United States of Mind
Wednesday, Feb. 23, 8 p.m.
They've shared the stage with the Roots and KRS-One. They highlighted last year's Allotropy Festival. They meld hip-hop, bebop, and beatboxing for a sound that goes both back in time and shoots to the future. And next Wednesday, IsWhat?! is returning to United States of Mind for a night that's a guaranteed knockout. Based in Cincinnati, Is What?! mixes the jazz flute and tenor-sax of James Walker with the upright bebop bass of Matt Anderson. Poet, scat-singer and beatboxer Napoleon Maddox tops off the trio. What, no drummer? With Napoleon covering all bases, no drummer is necessary.
"I've been a vocalist since I was 5 years old and beatboxed before adolescence," Napoleon says over the phone en route to a Chicago gig. "I feel like that's as much an instrument as any other part of playing music. I felt good about what I was doing, pushing myself and expanding my vocal musicality."
While Napoleon's duties cover lots of ground, the members mix like liquid and no one is drowned out, making IsWhat?! a true power trio. "It's definitely a group effort," Napoleon says. "One of the things that makes IsWhat? effective is the time we spent playing together. We have a musical relationship - my voice relies on the voice of the bass and the voice of the sax and vice versa. We're basically communicating musical ideas. The time we've spent playing together allows us to communicate effectively."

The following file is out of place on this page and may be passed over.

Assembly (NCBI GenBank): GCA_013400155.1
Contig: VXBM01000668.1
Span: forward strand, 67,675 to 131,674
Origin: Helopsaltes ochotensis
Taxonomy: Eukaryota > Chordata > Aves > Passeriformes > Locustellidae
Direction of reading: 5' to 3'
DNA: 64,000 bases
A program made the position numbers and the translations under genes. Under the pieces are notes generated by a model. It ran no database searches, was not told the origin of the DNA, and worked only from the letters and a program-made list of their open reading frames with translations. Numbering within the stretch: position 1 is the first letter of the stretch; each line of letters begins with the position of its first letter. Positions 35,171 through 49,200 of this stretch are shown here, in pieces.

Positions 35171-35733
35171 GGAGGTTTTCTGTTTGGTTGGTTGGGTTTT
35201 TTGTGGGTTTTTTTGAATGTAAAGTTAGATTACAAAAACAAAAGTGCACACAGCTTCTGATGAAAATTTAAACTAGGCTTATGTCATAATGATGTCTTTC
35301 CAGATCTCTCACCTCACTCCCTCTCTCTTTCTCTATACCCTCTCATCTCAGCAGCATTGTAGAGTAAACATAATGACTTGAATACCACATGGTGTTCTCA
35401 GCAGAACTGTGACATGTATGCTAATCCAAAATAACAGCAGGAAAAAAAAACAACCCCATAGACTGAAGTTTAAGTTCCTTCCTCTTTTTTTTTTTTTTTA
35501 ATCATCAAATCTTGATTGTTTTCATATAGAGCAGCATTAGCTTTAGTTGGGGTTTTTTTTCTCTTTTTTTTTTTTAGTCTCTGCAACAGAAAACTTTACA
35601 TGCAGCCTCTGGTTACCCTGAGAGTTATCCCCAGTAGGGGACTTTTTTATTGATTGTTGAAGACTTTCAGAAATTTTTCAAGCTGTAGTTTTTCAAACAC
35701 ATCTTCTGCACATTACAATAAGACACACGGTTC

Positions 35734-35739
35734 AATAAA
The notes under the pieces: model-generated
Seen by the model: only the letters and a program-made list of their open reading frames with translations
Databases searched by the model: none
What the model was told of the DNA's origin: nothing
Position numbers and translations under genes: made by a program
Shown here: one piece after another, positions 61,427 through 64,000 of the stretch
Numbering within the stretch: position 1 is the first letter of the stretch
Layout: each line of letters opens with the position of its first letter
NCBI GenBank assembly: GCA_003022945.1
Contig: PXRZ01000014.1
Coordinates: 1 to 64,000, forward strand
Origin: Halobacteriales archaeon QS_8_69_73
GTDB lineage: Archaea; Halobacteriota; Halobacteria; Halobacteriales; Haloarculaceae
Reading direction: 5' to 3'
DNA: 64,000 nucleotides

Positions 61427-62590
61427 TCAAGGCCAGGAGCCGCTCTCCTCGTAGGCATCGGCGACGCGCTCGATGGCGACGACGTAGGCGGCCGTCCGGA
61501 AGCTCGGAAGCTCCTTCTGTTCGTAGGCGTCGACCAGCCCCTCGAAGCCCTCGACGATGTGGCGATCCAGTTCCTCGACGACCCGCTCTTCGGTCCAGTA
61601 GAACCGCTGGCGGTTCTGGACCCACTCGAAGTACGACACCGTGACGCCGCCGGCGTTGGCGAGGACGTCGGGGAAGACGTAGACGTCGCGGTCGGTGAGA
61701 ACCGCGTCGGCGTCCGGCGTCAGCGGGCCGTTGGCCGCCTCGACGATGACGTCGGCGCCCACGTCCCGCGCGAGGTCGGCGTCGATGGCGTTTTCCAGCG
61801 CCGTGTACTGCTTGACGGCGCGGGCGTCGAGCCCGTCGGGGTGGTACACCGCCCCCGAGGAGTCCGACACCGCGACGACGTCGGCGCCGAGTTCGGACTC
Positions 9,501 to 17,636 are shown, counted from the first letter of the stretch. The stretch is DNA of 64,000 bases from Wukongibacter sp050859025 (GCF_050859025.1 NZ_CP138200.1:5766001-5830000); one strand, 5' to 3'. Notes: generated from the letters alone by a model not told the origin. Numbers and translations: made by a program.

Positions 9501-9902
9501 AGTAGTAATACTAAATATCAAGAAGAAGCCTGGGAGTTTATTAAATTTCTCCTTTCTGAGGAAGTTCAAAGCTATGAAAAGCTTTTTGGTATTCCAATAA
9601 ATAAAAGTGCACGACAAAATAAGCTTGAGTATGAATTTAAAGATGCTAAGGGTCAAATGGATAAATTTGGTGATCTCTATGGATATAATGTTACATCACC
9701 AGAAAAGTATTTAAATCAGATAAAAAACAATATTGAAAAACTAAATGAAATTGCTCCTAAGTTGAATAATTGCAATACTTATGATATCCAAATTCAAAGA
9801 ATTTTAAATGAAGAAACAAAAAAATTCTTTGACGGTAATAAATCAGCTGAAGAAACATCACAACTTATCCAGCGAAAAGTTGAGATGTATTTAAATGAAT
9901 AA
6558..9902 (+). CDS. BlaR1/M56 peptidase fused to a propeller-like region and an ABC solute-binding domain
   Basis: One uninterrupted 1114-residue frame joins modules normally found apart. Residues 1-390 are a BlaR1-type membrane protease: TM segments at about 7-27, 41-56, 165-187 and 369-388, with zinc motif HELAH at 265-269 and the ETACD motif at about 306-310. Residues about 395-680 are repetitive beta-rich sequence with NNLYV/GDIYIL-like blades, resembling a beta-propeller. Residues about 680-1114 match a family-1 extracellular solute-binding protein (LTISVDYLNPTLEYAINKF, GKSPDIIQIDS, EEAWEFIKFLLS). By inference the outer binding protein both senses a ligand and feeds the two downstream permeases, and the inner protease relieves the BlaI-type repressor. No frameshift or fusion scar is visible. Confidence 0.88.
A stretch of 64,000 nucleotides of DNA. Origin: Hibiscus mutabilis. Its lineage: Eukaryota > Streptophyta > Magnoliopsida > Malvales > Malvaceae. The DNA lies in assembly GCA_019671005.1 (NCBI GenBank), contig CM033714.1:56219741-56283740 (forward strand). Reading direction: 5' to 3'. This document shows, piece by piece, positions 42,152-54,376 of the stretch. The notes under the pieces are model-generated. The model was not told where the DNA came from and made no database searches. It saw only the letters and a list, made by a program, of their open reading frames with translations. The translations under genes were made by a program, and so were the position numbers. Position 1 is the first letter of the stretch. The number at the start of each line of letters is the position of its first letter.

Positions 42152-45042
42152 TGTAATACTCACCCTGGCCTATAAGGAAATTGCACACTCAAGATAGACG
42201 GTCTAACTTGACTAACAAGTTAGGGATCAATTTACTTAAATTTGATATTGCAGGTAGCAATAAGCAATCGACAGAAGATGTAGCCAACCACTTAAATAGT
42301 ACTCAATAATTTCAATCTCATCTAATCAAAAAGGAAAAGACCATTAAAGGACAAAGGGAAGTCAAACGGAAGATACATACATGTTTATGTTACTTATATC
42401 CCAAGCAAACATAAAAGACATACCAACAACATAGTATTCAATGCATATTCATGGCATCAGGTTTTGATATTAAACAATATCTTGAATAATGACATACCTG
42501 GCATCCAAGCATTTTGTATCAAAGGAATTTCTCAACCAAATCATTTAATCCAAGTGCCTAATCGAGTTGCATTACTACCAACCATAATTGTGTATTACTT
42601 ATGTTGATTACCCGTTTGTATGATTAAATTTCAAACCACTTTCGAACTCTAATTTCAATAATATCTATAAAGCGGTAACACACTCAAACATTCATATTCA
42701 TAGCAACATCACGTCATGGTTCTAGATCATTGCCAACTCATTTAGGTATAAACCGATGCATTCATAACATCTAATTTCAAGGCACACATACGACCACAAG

Like Indy's own Freddie Hubbard and Wes Montgomery, most Midwest cities have a strong jazz heritage, and Cincinnati is no exception. While IsWhat?! might be Cincinnati's hottest power trio, they're no strangers to working with other musicians. Napoleon was recently in town dropping his vocal stylings when label-mate Moceanworker played at Radio Radio.
At Wednesday's show, Napoleon will probably be trading performances with Wingnut, another hot jazz trio on next Wednesday's bill.
For those who favor bass and organ over bass and sax, Wingnut is the trio to see. Based in Ithaca, N.Y., Wingnut takes the Hammond sounds of Jimmy Smith and Moog of Stevie Wonder and mixes with bass and drums for a brew that has the bite and flavor of early '70s Herbie Hancock or Ramsey Lewis and some of the cool ambience of The Philadelphia Experiment. They've also hosted Napoleon on a few tracks like the scat-poetry epic "No Blood For Oil." If a politically updated Eugene McDaniels lapsed into a shamanic experience while singing "Headless Heroes," this would more or less be it